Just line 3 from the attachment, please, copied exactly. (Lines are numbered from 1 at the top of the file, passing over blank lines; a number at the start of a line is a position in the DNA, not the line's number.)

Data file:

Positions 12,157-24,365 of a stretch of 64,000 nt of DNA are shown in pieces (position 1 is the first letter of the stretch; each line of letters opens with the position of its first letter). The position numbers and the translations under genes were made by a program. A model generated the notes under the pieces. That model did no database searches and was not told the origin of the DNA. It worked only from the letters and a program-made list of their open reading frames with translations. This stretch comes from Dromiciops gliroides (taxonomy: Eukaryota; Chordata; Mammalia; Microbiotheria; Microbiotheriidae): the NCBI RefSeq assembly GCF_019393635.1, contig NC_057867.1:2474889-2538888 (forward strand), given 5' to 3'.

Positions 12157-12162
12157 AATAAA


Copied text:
12157 AATAAA